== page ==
In contrast to premenopausal women, in whom most of the estrogen is produced in the ovaries, in postmenopausal women estrogen is mainly produced in peripheral tissues of the body. Because some breast cancers respond to estrogen, lowering estrogen production at the site of the cancer (i.e. the adipose tissue of the breast) with aromatase inhibitors has been proven to be an effective treatment for hormone-sensitive breast cancer in postmenopausal women.[4] Aromatase inhibitors are generally not used to treat breast cancer in premenopausal women. When aromatase inhibitors are used in premenopausal women, the decrease in estrogen activates the hypothalamus and pituitary axis to increase gonadotropin secretion, which in turn stimulates the ovary to increase androgen production. The heightened gonadotropin levels also upregulate the aromatase promoter, increasing aromatase production in the setting of increased androgen substrate. This counteracts the effect of the aromatase inhibitor in premenopausal women since total estrogen is increased. Ongoing areas of clinical research is optimizing adjuvant hormonal therapy in postmenopausal women with breast cancer. Although tamoxifen (SERM) had been the traditional drug treatment of choice, the ATAC trial has shown that clinical results are superior with an AI in postmenopausal women with localized breast cancer that is estrogen receptor positive.[4] Trials of AIs in the adjuvant setting (given to prevent relapse after surgery for breast cancer) show that they are associated with a better disease-free survival than tamoxifen, but no conventionally-analyzed clinical trial has shown that they have an overall survival advantage compared with tamoxifen, and there is no good evidence they are better tolerated.[5]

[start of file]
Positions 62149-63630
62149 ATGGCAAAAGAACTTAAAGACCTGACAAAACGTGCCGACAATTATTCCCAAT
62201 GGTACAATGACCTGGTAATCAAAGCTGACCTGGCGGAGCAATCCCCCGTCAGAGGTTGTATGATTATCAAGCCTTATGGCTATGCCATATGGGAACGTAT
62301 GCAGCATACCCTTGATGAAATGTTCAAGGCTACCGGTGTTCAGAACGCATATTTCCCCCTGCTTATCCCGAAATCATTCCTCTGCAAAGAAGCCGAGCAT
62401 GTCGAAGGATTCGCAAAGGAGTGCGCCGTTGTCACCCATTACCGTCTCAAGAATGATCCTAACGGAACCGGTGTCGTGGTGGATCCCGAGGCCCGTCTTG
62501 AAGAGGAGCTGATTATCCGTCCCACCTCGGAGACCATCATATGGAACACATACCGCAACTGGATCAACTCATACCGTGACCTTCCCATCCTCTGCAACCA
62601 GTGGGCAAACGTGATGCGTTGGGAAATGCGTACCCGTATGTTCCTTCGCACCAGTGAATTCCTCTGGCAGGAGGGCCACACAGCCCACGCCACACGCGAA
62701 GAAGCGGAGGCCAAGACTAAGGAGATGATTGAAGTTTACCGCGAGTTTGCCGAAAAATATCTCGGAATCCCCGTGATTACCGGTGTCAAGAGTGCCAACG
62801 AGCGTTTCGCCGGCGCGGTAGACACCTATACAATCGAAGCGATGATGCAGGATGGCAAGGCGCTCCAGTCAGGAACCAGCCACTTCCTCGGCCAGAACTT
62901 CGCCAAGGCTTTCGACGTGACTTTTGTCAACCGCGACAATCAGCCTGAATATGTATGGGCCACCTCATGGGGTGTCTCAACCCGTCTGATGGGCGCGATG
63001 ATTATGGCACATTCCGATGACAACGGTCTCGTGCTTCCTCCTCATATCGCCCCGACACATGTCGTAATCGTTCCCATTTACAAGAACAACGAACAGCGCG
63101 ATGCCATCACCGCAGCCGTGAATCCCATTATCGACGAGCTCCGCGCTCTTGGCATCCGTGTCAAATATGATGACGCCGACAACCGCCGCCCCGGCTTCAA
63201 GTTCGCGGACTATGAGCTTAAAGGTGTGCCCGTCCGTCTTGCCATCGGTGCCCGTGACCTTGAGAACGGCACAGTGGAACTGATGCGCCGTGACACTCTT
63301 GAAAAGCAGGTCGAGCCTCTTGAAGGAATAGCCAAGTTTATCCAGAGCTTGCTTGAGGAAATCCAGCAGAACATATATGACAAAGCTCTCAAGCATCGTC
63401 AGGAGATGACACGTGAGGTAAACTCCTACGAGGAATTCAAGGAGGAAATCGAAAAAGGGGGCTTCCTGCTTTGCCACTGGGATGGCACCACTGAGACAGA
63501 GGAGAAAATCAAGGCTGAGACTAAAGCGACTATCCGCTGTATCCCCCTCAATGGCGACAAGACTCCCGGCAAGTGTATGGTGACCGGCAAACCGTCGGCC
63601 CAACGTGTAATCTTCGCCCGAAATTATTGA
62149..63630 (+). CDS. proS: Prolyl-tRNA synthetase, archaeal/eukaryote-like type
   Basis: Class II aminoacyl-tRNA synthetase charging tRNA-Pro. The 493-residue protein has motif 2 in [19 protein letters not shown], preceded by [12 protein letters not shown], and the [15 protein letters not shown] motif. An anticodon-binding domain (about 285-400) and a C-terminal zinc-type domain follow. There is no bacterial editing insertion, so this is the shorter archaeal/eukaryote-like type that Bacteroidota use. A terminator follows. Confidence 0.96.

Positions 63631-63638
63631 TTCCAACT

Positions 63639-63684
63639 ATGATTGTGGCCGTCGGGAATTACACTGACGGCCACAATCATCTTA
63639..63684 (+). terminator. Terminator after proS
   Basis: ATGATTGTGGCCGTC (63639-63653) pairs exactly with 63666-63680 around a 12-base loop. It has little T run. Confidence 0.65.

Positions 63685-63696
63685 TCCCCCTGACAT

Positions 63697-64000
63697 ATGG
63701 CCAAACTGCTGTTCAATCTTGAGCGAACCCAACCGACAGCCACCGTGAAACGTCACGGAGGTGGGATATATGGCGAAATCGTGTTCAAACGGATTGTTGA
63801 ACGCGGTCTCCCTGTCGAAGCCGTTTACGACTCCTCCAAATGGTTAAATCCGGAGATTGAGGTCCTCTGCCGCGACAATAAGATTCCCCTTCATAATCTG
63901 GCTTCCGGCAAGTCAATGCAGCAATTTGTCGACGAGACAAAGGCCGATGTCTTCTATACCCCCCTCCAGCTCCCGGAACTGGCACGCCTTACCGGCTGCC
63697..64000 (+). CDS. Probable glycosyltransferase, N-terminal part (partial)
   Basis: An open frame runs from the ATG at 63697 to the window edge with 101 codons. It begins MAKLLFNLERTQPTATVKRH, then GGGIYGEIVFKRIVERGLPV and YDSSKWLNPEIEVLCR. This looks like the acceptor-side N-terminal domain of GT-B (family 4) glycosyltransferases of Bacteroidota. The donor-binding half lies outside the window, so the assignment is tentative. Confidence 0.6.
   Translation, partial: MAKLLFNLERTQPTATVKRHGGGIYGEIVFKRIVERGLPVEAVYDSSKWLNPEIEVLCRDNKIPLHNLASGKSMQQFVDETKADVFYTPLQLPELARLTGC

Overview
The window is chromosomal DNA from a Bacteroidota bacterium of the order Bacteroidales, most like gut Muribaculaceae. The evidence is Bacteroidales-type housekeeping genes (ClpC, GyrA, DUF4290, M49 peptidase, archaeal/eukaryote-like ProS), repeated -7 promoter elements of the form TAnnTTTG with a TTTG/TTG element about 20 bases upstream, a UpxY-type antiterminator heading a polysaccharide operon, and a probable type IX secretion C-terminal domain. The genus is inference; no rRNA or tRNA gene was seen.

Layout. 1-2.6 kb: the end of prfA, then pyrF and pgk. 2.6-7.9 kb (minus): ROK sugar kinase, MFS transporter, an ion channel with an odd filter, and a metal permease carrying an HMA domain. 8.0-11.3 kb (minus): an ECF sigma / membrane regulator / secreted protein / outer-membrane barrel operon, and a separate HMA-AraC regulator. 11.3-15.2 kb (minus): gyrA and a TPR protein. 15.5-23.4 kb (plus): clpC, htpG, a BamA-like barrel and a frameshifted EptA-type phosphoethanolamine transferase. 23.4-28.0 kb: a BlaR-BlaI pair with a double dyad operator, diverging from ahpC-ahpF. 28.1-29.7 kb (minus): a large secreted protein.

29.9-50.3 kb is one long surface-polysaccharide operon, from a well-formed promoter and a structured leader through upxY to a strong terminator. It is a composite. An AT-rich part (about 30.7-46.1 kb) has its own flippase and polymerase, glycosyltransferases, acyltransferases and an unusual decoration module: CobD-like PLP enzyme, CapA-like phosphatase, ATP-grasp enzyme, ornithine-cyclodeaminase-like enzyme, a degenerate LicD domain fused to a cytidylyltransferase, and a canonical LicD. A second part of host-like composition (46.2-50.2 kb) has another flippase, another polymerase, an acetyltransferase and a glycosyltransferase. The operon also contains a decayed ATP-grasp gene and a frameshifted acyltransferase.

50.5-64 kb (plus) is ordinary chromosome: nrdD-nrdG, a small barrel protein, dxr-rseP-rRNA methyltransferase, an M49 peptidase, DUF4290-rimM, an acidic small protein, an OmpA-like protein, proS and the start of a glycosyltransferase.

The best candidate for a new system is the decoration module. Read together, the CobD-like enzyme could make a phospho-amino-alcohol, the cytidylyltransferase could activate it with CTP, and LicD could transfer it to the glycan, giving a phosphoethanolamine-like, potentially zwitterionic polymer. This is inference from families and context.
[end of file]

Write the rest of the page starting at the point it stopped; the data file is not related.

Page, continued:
Bodybuilders who take anabolic steroids may also use AIs, such as anastrozole, to avoid estrogenic effects, such as gynecomastia, via preventing their elevated levels of testosterone from being converted to excess estrogen. Although anastrozole is reported by steroid users to work well in preventing and also reversing minor symptoms of gynecomastia, only the selective estrogen receptor modulator, tamoxifen, has been shown to be more successful at treating pubertal gynecomastia than placebo. These results are not unexpected due to the significant etiological differences in steroid-induced gynecomastia (excess estrogen) and pubertal gynecomastia (hypersensitive tissue). Tamoxifen has been reported to be effective in treating both groups, showing the acute anti-estrogen action of tamoxifen on the affected tissue provides faster relief in the initial stages of treatment, especially as nipple pain or sensitivity is common in the steroid group, often occurring independently of tissue growth.[8][9]